Nintendo has specifically stated in their Corporate Social Responsibility Report for 2018,
“We respect the different cultures and practices of the countries in which we operate, and we do not act in any discriminatory or inappropriate manner in those contexts.”
Nintendo operates in both Japan and the United States of America. Isn't postponing the Direct because of one natural disaster but showcasing it during another acting in a discriminatory manner?

Not only is the Nintendo Direct coming out tomorrow while people should be evacuating their homes and other personal Direct-viewing venues, but Xenoblade Chronicles 2: Torna ~ The Golden Country will be available via the Xenoblade Chronicles 2 Expansion Pass for download on September 14. The tens of millions people that can be affected by Hurricane Florence shouldn't be staying up downloading it. They should be getting to safety.

Explain the consistency in the logic between “we don't want the Japanese in Hokkaido to miss out on an on-demand webcast they can watch anytime after it airs, and we want to respect the lives in danger from it and the severe power outages” with “Americans in the affected Hurricane Florence states should just wait to watch the on-demand webcast and wait to download game content, especially since their lives are in danger and they will have severe power outages for weeks to come.”

Perhaps Nintendo values the lives of the Japanese vs. the many more lives of the Americans. They're a company based in Japan, after all. Nevermind that Hokkaido doesn't have a close relationship to Nintendo outside of being in the same country (but not the same land mass). Perhaps Nintendo values nationalism over revenue impact. Perhaps Nintendo's leadership is made up of isolationists... or xenophobes. Perhaps we need to look at what the difference is between who lives in Hokkaido and who lives in these affected parts of the United States.

I'm just pointing out statistics here, but 20 to 50 percent of the state-wide populations of the areas that will be impacted by Hurricane Florence are made up of black people. When you look at the numbers, more black people will be affected by Hurricane Florence than people of all ethnic backgrounds were affected by the Hokkaido earthquake. If President George Walker Bush is racist and “doesn't care about black people” because of how the federal government responded to Hurricane Katrina back in 2005, then why not draw the same conclusion about Nintendo's response to Hurricane Florence in 2018...?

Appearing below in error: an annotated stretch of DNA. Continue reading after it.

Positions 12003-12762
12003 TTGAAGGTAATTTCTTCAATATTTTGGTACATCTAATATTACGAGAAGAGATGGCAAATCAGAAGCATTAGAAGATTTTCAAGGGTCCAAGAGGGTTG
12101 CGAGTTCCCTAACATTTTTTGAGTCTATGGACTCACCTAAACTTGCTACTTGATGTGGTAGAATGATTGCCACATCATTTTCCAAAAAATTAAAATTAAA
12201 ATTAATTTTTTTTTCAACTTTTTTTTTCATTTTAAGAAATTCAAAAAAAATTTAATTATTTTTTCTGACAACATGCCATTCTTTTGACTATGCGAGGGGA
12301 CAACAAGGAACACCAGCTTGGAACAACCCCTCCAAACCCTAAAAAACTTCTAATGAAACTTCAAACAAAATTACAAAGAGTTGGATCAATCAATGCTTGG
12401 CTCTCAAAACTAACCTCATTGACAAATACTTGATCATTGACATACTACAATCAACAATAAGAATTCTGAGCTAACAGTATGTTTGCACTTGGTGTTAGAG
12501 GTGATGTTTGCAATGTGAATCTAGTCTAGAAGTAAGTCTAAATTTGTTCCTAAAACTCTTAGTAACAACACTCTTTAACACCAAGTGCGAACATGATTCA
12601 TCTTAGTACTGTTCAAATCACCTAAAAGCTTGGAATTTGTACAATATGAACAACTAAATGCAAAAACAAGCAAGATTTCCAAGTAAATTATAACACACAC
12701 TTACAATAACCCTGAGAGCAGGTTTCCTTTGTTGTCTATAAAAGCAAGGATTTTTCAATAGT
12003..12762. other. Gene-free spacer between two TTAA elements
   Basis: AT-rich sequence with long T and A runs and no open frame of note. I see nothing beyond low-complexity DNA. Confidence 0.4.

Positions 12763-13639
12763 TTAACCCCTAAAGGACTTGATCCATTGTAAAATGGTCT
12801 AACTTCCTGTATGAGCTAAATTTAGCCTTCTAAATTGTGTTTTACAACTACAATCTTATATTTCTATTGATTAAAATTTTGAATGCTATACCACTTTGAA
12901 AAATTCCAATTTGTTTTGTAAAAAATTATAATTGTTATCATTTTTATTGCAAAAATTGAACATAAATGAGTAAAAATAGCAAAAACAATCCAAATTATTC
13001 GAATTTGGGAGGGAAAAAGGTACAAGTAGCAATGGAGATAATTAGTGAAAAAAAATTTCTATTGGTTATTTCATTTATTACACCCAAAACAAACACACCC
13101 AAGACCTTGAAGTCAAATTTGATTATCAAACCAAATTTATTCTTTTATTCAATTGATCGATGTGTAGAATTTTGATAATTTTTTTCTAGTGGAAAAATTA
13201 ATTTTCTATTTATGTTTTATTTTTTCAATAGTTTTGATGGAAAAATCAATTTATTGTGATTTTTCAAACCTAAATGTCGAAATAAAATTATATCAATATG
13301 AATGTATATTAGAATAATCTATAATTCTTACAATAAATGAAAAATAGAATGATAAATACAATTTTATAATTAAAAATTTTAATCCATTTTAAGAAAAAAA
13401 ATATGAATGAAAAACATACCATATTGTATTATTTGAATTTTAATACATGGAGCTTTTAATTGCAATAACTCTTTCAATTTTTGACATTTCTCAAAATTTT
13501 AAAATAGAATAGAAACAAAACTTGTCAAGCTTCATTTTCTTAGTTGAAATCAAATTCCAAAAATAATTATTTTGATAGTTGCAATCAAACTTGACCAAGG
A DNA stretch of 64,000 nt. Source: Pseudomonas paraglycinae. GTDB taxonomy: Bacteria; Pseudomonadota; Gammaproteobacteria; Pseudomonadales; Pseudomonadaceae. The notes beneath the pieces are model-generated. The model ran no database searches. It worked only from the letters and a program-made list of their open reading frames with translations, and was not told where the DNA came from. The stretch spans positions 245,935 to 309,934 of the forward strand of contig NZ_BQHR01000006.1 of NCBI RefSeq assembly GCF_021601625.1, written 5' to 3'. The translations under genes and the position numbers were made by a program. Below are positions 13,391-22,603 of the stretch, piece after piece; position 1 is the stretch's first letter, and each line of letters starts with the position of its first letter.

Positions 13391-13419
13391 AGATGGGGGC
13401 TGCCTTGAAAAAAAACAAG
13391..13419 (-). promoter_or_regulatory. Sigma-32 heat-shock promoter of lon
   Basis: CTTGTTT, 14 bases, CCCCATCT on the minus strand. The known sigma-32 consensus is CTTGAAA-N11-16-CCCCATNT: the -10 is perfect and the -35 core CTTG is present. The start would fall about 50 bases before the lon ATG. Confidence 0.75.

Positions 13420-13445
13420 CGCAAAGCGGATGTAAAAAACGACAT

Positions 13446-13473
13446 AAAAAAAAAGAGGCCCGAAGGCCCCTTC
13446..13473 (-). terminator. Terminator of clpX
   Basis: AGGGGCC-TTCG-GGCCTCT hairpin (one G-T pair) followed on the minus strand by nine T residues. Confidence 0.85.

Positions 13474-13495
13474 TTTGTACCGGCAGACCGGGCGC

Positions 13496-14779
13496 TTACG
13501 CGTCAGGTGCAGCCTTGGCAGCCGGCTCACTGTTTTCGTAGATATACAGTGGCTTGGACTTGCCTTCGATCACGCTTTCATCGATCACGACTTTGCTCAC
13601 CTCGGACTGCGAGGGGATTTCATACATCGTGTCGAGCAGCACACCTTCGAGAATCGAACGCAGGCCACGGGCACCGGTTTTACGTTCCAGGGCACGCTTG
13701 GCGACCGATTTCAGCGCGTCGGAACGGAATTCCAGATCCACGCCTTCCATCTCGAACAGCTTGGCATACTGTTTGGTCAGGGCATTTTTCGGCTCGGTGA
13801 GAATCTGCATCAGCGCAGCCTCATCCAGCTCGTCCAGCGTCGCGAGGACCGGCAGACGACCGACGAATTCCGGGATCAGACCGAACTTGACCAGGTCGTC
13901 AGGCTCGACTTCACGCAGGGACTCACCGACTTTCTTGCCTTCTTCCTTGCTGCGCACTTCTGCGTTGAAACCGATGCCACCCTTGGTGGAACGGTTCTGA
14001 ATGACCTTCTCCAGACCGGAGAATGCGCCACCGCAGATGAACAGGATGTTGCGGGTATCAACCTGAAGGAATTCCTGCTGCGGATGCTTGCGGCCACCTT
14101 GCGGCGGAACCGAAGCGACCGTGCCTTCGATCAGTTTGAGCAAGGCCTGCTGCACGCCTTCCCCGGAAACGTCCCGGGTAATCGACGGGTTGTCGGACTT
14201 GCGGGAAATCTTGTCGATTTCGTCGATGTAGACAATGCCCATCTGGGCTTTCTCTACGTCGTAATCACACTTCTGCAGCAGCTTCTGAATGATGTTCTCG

It's only consistent, after all.

Regardless of Ludwig's moral outrage and equivalencies, KoopaTV will have a live reaction log to the Nintendo Direct tomorrow. It is important to note that there is a difference between what Nintendo said their motives were for the Direct delay (which were never actually provided), and what Nintendo fans have said Nintendo's motives were for the Direct delay. Much of this article is addressed to the latter, and KoopaTV invites those people to defend Nintendo's discrimination in the comments section. As a reminder, KoopaTV publishes articles regardless of what natural disasters happen, unless those disasters incapacitates the staffers. Just to finish the comparison made at the end of the article, more people will read this article than there are black people living on Hokkaido.

We got the moral outrage out of the way. Now, how was the actual September 13, 2018 Nintendo Direct? Click here for live reactions.
While pre-recorded Directs are a no-no to hold during a disaster, Nintendo believes live tournaments are a yes-yes.


  1. Last year when I evacuated during Hurricane Harvey, I would be disappointed if I had missed a Direct but it would not bother me too much. Since there was no wifi in the house where we stayed, the only other place I could go to that had reliable Internet in town was the public library. I would have rather just waited until we got back home even if it meant watching it a few days late.

    1. I think it's perfectly reasonable to maintain a "lives over games" mentality and then say, "For those in danger, we fortunately have the Nintendo Direct on-demand! Look! It already has 1.7 million views on YouTube! You're not alone!"

  2. Lol, I said. Lmao.